First came the cancellation of the Atlantic Coast pipeline on Sunday — “legal uncertainty”, said its developers. Less than 24 hours later arrived a judge’s ruling that shut the Dakota Access pipeline. Shares in Energy Transfer, its operator, plunged. Then the Supreme Court barred for now further development of Keystone XL, the one the oil industry wants most. Who, in the era of American pipeline wars, would want to own one?
Warren Buffett, evidently. The Oracle of Omaha just spent almost $10bn buying nearly 8,000 miles of pipeline and related storage infrastructure — about the same amount Berkshire Hathaway invested in struggling Occidental Petroleum last year. As Mr Buffett doubles down on fossil fuels, Dominion Energy, the utility that sold the lines, will focus on its net-zero ambitions. Is this a model for the energy transition? Generalists piling in as experts flee?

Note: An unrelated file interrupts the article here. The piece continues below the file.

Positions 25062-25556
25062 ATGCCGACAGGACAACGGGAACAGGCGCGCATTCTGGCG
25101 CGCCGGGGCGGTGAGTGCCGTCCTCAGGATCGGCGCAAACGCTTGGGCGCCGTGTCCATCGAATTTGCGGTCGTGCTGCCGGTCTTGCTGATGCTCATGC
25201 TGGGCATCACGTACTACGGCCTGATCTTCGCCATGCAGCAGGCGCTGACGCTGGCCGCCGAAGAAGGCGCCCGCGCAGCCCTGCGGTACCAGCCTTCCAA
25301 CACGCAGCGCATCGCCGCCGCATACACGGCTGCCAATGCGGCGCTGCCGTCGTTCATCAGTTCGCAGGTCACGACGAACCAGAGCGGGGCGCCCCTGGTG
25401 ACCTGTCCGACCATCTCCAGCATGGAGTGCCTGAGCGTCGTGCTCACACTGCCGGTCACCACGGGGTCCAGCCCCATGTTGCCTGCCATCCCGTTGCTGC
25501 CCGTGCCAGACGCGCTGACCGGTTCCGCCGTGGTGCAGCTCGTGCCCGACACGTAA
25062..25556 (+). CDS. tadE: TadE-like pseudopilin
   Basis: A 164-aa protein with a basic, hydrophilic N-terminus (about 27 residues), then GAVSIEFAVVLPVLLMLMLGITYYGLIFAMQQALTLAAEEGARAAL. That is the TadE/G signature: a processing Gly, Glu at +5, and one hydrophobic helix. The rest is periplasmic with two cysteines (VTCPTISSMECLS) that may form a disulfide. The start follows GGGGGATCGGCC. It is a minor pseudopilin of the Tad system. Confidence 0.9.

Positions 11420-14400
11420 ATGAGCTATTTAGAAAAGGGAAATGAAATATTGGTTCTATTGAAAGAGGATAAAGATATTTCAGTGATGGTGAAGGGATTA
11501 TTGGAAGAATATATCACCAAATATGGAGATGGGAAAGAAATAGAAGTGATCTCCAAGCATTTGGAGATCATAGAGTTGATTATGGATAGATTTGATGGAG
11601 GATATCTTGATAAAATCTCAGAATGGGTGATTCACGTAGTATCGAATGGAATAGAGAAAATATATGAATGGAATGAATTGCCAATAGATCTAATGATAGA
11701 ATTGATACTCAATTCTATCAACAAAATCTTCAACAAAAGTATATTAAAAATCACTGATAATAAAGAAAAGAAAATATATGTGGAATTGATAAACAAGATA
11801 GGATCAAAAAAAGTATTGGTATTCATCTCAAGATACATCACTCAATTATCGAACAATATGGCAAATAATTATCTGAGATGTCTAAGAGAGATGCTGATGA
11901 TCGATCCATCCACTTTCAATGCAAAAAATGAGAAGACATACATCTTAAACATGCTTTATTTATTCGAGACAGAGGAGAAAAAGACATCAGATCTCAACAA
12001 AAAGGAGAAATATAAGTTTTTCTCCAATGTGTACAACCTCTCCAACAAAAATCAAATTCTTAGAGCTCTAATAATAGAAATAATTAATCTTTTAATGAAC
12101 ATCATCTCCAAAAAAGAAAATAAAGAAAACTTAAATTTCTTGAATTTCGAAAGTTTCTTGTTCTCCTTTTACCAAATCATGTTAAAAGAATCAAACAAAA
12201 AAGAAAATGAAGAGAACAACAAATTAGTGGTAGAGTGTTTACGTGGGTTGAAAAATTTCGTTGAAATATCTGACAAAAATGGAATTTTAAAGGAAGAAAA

Pipelines are the subject of our first note. Our second looks at another victim of this year’s oil crash: refiners. We contrast Orsted’s market capitalisation with BP’s, and wonder how energy job losses will affect the US election.
Trouble in the pipeline
Two days, three major setbacks for pipelines in the US.
On Sunday, Dominion Energy and Duke Energy scrapped plans to construct the 600-mile, $8bn Atlantic Coast pipeline, blaming legal and regulatory uncertainty. Yesterday, a court ordered the shutdown of the 1,172-mile, $3.8bn Dakota Access pipeline for not having carried out sufficient environmental checks. Finally, the Supreme Court ruled that some pipelines could be built during an environmental review process — a victory for the US government over activists — but not Keystone XL, the huge 1,210-mile pipe that would ship Canadian bitumen from the oil sands to Nebraska and on to Texas. This may deal a fatal blow to that controversial project.